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Ultrastructure of Melanopsin-Expressing Retinal Ganglion Cell Circuitry in the Retina and Brain Regions that Mediate Light-Driven Behavior


Melanopsin-expressing retinal ganglion cells (mRGC) are intrinsically photosensitive and combine their melanopsin-based photoresponses with rod and cone signals to convey light information to a subset of retinal brain targets. mRGC axons to non-image forming (NIF) visual centers are essential for the proper functioning of processes like circadian photoentrainment and pupillary light reflex. Surprisingly, mRGCs also send axons to image-forming regions of the brain. It is unknown how mRGCs mediate such diverse functions.

Classically, a cell’s morphology and location in a biological system is a direct reflection of its synaptic connections and, by definition, their function. mRGCs can be divided into five subtypes (M1-M5) based on morphology and dendritic stratification in the inner plexiform layer. In the classical sense, since M1s send axons to only a subset of mRGC-target regions and are the only subtype that monostratify in the OFF-sublamina, M1s likely serve a distinct function from other subtypes. However, M1s, like all mRGCs, exhibit an ON-response. This reveals a hole in what we understand about intraretinal connectivity and attenuates the weight that should be afforded to stratification in determining function. While the other mRGC subtypes have distinct morphology and branching patterns, it is unknown whether they serve specific functions. Thus, in order to explore the structure-function relationship of mRGC subtypes, we must consider connectivity. Unfortunately, the variable expression of melanopsin protein between subtypes and across the architecture of a single mRGC and the lack of unique markers for up- and downstream interactors has precluded rigorous study of mRGC connectivity in the retina and central targets.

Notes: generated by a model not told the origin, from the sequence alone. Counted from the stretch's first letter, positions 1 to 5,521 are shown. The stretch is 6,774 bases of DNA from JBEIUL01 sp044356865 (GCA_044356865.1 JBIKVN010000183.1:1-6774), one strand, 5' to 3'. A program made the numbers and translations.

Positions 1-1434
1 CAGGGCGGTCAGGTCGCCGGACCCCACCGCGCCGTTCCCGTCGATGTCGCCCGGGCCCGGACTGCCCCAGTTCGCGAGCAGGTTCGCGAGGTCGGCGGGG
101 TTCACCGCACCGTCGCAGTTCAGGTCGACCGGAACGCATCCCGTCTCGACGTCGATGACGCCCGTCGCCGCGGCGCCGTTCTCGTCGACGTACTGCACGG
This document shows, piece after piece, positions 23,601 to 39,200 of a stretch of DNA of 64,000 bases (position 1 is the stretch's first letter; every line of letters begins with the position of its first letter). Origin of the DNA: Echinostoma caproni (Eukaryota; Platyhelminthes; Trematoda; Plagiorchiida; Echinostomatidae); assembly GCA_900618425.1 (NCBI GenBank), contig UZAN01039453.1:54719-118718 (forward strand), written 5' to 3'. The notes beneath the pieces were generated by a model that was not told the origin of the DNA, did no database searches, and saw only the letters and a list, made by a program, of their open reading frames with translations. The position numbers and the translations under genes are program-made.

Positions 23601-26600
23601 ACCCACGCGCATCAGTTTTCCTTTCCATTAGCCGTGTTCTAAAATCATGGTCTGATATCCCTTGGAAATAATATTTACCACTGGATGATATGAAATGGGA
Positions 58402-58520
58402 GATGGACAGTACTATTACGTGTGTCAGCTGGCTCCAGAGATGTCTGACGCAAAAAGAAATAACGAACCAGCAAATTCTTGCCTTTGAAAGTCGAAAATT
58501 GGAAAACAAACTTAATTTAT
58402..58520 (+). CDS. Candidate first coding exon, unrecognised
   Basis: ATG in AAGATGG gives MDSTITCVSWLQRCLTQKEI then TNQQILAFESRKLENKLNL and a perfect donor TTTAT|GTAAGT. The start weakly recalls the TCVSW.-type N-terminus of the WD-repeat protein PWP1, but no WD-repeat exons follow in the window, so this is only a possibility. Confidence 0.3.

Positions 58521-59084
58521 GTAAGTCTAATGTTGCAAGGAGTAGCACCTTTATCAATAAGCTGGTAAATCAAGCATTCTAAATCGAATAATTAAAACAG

We use a correlated light and electron microscopy label and serial blockface scanning electron microscopy to explore the architecture and synaptic partners of mRGCs in an attempt to better understand the connectivity of mRGC subtypes. We show significant differences in the ultrastructure of mRGC axonal terminals in mRGC-recipient brain regions, stratification-specific differences in mRGC dendrites, and catalog the intraretinal connections specific to mRGC subtypes.

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